Now when most people adapt classical physics to business, they try really hard to include every aspect. Lever length, fulcrum, effort, load arm, lever arm, and mechanical advantage (… some actually succeed). It’s a clunky metaphor. Sucks.
For operations management, let’s keep it simple.
All we want to think about is:
Ladder’s COO and Co-Founder Michael Taylor says:
“As a manager, the different actions you can take to solve a problem have very different impacts on the organization depending on their form, and you should be intentional with the way you use them.”
When it comes to deciding which action to take — choosing the right point of leverage — this article from The Systems Thinker is a great guide. It’s nearly 30 years old, but like good ol’ lever, systems thinking never goes out of style.
One thing I absolutely agree with: “The appropriate leverage point is far removed in time and space from the problem or the symptoms of the problem. Obvious leverage points tend never to be real leverage points.”
In other words, answering that 2 a.m. text is not a leverage point.
What I disagree with is this bit: “When the appropriate leverage point is found, things tend to get worse before they get better.”
As you’ll see in a second, you can use tactics that create growth and accelerate your business. You probably know by now that pain doesn’t mean gain.
The author is bang-on when he says, “When a leverage point is not effective, things will get better in the short term but then decline over time.”
Let’s get out of the academia and into some true-to-life operations management applications.
You see that 2 a.m. text from your terrified strategist.
“I’ll handle it,” you text back.
And you do. You dash off a pitch-perfect email in 30 seconds, put the client back on track, go back to surfing delta waves.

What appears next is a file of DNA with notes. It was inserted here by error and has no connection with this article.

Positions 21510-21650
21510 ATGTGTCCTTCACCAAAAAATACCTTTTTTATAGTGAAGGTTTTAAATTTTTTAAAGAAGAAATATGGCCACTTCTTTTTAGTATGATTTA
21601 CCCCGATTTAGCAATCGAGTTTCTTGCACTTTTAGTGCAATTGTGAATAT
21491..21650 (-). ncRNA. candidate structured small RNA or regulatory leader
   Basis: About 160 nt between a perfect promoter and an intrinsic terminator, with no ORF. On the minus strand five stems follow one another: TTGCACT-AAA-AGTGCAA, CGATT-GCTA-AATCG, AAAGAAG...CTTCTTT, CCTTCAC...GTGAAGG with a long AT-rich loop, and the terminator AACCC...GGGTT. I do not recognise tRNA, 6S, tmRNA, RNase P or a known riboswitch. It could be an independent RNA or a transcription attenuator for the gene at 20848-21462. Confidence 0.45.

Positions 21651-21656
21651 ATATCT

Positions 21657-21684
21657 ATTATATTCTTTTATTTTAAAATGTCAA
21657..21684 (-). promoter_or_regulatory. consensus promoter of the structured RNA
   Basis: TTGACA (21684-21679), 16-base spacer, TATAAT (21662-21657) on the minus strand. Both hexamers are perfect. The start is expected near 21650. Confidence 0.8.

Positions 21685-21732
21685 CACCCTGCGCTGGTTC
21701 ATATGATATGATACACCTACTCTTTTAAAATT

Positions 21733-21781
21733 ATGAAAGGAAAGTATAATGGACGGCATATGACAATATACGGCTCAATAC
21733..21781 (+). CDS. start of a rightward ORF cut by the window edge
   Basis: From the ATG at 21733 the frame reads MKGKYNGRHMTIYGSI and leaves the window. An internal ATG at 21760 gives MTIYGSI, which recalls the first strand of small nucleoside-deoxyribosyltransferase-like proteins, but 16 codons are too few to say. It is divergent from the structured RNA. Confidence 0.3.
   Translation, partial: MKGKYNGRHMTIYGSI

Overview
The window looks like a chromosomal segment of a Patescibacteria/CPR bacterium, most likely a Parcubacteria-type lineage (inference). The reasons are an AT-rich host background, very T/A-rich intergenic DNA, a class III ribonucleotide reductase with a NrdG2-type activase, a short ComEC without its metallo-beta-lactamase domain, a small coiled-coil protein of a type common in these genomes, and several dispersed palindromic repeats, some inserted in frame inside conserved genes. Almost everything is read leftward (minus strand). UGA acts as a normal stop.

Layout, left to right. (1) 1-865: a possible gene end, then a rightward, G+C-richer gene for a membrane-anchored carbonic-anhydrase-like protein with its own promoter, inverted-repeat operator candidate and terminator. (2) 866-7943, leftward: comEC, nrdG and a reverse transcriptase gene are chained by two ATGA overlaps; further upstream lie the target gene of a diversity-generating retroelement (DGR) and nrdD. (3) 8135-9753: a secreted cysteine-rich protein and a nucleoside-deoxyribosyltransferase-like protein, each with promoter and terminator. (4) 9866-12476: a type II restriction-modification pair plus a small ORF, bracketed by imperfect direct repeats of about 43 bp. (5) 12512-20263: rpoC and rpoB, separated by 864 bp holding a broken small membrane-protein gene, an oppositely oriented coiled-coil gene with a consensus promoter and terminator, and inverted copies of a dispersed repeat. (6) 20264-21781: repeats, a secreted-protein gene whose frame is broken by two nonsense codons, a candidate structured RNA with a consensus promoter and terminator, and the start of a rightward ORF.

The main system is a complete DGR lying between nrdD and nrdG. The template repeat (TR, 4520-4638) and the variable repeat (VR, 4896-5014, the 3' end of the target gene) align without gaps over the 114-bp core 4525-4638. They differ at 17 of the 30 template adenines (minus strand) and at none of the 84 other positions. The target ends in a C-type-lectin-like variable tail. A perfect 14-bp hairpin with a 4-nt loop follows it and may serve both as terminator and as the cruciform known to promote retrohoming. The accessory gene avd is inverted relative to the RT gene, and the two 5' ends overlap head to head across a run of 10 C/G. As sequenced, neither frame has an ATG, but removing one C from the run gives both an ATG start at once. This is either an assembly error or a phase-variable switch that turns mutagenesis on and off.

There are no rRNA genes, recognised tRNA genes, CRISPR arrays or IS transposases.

A month later, it happens again.
What’s the point of leverage for maximum growth here? How would you take a systems approach to management?
Start with what’s wrong: you addressed the problem personally, directly, immediately, and separately from anyone else who encounters it. There’s zero leverage in that.
Instead, you could (and frankly should) BCC your strategist on the email. But let’s go beyond that: get a good night’s sleep (and perspective), call the client the next day, and invite the strategist to listen in.
That’s sure to be an interesting exchange, now isn’t it?
What if you recorded the call so that other strategists could learn? You could even hold a training session after the call and invite multiple people from the team so that more people learn.
And while you’re at it, you can ask one of your staff to transcribe the training — forever memorializing it in a wiki, Google Doc, presentation, or a guru card (that’s what we use). That way, your strategists can refer back to the issue in the future… at 2 a.m.
As you can imagine, after awhile, you’re going to build up a tonne of knowledge and expertise. That has value.
Go present your hard-won learnings at an event outside the company. And once you do, slap the key points and dazzling video of your jaw-dropping preso on your blog. Who knows, someone may read it and decide to work with you as a client or staff.
You’ve just turned all those soul-draining 2 a.m. texts into sales marketing and recruiting collateral!
What’s the highest leverage you can gain from a systems approach to management? Automating operations management through technology. Infinitely scalable, available to everybody, requires no technical chops.
Ladder is sort of notorious for this kind of thing:
Mike Taylor with the last world on using points of leverage in operations management:
“People don’t do this enough because they’re always busy, and they’re always busy because they don’t do this enough.”
Alright. Posts’s over. Hand me my beer. ?